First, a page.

401(k) Plan Alert! Can a Cash Balance Plan be Rolled Into a 401(k)?

Yes, it is possible to roll over a cash balance plan into a 401(k) plan. Cash balance plans are simply defined benefit plans that provide a specific account balance for each participant, which grows over time through contributions and interest credits.

Can a Cash Balance Plan be Rolled Into a 401(k)?

The process for rolling over a cash balance plan into a 401(k) plan is similar to rolling over any defined benefit plan into a 401(k) plan. However, it’s important to note that specific rules and regulations regarding the rollover process may vary based on the cash balance plan and the 401(k) plan involved.

Before proceeding with the rollover, it’s essential to carefully review the rules and regulations of both plans to ensure compliance and avoid any potential penalties or tax consequences. It’s also recommended to consult with a financial advisor or tax professional to understand better the implications of rolling over a cash balance plan into a 401(k) plan and to help determine if it is the best course of action for your unique situation.

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Difference between a 401k plan and a cash balance plan

A 401(k) and a cash balance pension plan are both types of employer-sponsored retirement plans, but they have some key differences. A 401(k) plan is a very commonly defined contribution plan where the employee contributes a portion of their salary into the plan, and the employer can match a portion of the contribution. Employees can choose how to invest their contributions through mutual funds, stocks, and bonds. The employee’s 401(k) account balance reflects the contributions and investment returns.

On the contrary, a cash balance plan is a defined benefit plan structure, which means that the employer is responsible for ensuring a specific benefit at retirement. The plan specifies the benefit formula, typically a combination of a set interest credit rate and the employee’s average pay over a specific time. The employee’s benefit is represented by a particular account balance, which is credited with the set interest rate and grows over time.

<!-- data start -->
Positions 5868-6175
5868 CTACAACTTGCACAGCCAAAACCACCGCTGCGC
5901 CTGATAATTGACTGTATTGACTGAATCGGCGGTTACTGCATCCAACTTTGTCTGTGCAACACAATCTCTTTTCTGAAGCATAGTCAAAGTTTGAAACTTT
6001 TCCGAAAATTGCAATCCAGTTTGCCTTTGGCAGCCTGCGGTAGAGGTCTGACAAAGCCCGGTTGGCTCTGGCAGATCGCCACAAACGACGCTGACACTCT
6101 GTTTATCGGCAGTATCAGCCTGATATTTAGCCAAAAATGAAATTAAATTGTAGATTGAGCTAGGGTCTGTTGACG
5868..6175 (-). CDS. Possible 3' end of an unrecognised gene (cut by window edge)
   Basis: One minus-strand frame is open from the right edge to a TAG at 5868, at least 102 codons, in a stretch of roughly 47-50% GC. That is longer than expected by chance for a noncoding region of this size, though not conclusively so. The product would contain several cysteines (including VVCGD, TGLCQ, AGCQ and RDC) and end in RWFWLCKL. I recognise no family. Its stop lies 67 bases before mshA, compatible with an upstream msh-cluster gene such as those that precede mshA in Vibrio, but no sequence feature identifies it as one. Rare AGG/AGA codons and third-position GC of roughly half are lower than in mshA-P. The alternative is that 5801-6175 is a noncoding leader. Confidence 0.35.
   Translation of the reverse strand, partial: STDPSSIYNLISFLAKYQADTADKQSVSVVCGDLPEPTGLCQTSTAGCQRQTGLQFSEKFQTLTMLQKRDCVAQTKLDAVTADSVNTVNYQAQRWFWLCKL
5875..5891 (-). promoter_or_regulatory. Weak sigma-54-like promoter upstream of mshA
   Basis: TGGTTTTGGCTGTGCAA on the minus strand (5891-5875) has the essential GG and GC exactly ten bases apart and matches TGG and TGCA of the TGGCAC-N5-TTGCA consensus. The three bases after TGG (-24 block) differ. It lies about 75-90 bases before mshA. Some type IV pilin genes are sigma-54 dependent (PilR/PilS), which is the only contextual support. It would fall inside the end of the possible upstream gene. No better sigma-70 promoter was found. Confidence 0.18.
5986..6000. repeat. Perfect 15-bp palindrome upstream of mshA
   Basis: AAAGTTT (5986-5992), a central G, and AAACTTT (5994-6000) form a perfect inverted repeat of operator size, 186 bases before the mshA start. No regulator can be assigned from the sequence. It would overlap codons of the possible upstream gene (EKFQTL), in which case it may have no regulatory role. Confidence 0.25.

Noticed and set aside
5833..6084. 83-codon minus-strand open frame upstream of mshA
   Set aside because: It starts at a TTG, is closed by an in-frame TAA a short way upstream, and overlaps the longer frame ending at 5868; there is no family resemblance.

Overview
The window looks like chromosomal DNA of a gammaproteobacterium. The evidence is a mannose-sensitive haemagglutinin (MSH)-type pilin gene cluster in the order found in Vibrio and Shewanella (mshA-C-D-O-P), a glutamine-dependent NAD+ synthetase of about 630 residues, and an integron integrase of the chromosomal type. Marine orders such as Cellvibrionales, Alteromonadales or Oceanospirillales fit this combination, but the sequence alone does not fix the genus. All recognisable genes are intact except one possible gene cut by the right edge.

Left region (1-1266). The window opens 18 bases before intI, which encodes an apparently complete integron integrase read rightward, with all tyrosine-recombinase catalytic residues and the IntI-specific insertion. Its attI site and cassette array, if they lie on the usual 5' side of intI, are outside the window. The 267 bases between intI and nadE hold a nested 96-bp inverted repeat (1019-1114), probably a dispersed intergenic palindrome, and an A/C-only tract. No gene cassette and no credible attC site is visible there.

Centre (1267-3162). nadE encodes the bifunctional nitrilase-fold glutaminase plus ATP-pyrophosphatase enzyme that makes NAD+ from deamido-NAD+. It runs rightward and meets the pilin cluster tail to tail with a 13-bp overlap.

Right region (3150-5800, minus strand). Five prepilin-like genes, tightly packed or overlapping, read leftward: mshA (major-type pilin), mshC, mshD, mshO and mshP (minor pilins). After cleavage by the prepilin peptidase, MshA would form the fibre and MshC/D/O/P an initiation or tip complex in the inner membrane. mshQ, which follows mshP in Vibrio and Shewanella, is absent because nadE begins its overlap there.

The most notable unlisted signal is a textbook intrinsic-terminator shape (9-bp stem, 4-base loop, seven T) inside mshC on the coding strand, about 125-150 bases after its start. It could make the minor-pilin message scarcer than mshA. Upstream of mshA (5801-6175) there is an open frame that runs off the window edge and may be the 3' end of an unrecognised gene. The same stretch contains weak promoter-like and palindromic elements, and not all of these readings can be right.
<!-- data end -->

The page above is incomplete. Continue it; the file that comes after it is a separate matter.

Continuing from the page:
One of the main differences between a 401(k) and a cash balance plan is how the benefits are calculated. In a 401(k) plan, the employee’s benefit is determined by contributions and investment returns. In contrast, the benefit is determined by the account balance and the set interest rate in a cash balance plan.

Another difference is the level of portability. Employees own their account balance with a 401(k) plan and can take it with them when they change jobs. On the other hand, a cash balance pension plan is portable to a limited extent, as the employee may only be able to transfer their account balance to another cash balance plan offered by a new employer.

In terms of risk, a 401(k) plan exposes the employee to investment risk, as the employee’s benefit depends on the investment returns. In contrast, a cash balance plan provides a more predictable benefit, as a set interest rate determines the benefit. However, the employer bears the investment risk in a cash balance plan, as they are responsible for ensuring the promised benefit.

In conclusion, a 401(k) plan and a cash balance plan are different types of employer-sponsored retirement plans with different benefits, risks, and portability options. It’s important to carefully review each plan’s features to determine which plan is best for your retirement savings goals.

Paul Sundin

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